Nash, T.H., Ryan, B.D., Gries, C., Bungartz, F., (eds.) 2004. Lichen Flora of the Greater Sonoran Desert Region. Vol 2.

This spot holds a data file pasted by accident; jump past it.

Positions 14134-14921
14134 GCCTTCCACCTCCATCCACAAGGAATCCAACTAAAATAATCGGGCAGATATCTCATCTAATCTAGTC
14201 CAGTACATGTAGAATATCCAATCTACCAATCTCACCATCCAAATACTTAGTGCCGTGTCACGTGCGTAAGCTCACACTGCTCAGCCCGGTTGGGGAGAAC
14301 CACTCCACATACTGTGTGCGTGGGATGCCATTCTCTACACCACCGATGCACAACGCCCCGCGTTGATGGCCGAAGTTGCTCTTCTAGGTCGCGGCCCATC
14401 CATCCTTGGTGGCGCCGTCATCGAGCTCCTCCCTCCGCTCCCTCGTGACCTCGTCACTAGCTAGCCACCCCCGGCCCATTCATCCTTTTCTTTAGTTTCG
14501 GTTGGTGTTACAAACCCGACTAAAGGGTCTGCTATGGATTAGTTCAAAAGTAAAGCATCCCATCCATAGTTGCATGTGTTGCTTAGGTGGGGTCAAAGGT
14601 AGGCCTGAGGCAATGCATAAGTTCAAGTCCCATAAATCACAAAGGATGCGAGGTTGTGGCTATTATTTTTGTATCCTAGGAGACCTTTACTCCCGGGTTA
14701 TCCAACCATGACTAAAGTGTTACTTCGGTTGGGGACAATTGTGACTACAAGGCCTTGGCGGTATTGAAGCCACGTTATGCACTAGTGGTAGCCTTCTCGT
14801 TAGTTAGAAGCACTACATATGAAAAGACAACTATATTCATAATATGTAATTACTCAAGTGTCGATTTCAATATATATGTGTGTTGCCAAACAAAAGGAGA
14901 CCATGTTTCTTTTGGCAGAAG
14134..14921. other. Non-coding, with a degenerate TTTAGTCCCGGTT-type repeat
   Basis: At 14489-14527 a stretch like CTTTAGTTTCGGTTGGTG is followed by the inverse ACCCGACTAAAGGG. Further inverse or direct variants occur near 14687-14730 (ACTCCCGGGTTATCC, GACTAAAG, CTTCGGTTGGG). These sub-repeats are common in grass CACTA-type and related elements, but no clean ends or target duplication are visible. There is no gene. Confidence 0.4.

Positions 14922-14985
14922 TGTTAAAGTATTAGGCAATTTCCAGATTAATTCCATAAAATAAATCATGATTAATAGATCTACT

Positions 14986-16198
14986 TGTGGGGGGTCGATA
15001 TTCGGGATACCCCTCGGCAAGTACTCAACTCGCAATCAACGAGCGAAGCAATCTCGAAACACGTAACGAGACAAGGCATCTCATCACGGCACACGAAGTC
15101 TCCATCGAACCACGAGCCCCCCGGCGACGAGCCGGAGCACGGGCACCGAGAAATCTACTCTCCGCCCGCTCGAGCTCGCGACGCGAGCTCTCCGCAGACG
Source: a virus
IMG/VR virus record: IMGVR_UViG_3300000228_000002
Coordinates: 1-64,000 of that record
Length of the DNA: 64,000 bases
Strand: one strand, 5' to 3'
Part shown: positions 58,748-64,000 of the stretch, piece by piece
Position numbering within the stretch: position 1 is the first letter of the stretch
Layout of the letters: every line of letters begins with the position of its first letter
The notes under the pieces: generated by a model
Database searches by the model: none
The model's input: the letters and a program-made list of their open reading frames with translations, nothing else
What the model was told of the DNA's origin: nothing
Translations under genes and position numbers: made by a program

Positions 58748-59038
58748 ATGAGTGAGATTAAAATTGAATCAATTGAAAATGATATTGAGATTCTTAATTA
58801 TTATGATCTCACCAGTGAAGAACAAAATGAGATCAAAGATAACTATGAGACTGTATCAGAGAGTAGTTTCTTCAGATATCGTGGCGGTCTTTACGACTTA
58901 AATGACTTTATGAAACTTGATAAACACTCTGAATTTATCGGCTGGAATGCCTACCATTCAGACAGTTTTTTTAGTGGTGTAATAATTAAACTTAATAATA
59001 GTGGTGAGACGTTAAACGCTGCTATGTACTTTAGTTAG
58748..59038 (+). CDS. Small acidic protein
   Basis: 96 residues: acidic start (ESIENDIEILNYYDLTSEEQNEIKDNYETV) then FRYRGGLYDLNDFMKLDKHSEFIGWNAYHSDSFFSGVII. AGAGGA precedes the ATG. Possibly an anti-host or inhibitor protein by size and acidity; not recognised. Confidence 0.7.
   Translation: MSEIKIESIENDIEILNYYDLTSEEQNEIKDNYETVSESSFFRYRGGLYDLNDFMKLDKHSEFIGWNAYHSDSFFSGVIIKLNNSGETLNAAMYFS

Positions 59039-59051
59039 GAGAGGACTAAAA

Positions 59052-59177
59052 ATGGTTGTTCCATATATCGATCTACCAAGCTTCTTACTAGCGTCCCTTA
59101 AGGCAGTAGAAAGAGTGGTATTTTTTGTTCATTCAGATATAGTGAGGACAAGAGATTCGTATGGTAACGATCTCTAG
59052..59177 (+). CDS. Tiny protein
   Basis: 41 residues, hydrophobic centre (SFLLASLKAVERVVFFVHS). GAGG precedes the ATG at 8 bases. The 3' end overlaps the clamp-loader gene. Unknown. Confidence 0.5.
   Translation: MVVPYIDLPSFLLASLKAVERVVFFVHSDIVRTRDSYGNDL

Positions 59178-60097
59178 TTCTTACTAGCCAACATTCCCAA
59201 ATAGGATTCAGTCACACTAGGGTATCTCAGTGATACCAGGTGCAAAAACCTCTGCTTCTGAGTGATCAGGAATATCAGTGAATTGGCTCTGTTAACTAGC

Thallus: crustose, continuous, thin to rather thick, ±rimose; prothallus: absent or sometimes present as a thin black line bordering the thallus surface: pale gray, warted or wrinkled Apothecia: at first flat, remaining so or becoming slightly convex, 0.4-0.8 mm in diam. disc: black, epruinose margin: black except sometimes lower part (±brown), distinct, at first raised above disc, soon level with with disc, persistent, sometimes with thin white pruina exciple: laterally 50-100 µm wide, without crystals, interior colorless, pale yellow (K+ intensifying, N-) or ±blotchy red-brown (K+ purplish, N+ orange), fading below, rim darker than interior, red-brown (K+ purplish, N+ orange), sometimes with green in uppermost part bordering hymenium (K-, N+ purple), fading below or not; edge with single cell layer of enlarged cell lumina (up to 6 µm wide) epithecium: green (K-, N+ purple) in distinct layer, without crystals hymenium: hyaline, 60-80 µm tall; paraphyses: 1-1.5 µm wide in mid-hymenium, apices ±clavate or only slightly swollen, 1.5-4.5 µm wide, without distinct hoods of pigment hypothecium: hyaline or pale yellow (K+ intensifying, N-) asci: clavate, 8-spored ascospores: hyaline, 5-7-septate, acicular, straight to curved, 34-60 x 2.5-4 µm Pycnidia: not seen Spot tests: K+ faintly yellow Secondary metabolites: traces of atranorin. Habitat and ecology: on bark of Jatropha World distribution: New and Old World tropics, known from South and Central America and East Asia Sonoran distribution: known from a single locality near the south tip of Baja California Sur. Notes: Bacidia salazarensis is closely related to B. heterochroa, from which it differs mainly by its green epithecium, slightly shorter hymenium, and fewer septate ascospores. Also, B. salazarensis differs chemically from western populations of B. heterochroa by the presence of atranorin. Due to its pigmentation, B. salazarensis is superficially similar to the distantly related B. circumspecta, which is distinguished by its brown excipular pigments being more drab, and the usually 3-septate, bacilliform or clavate ascospores.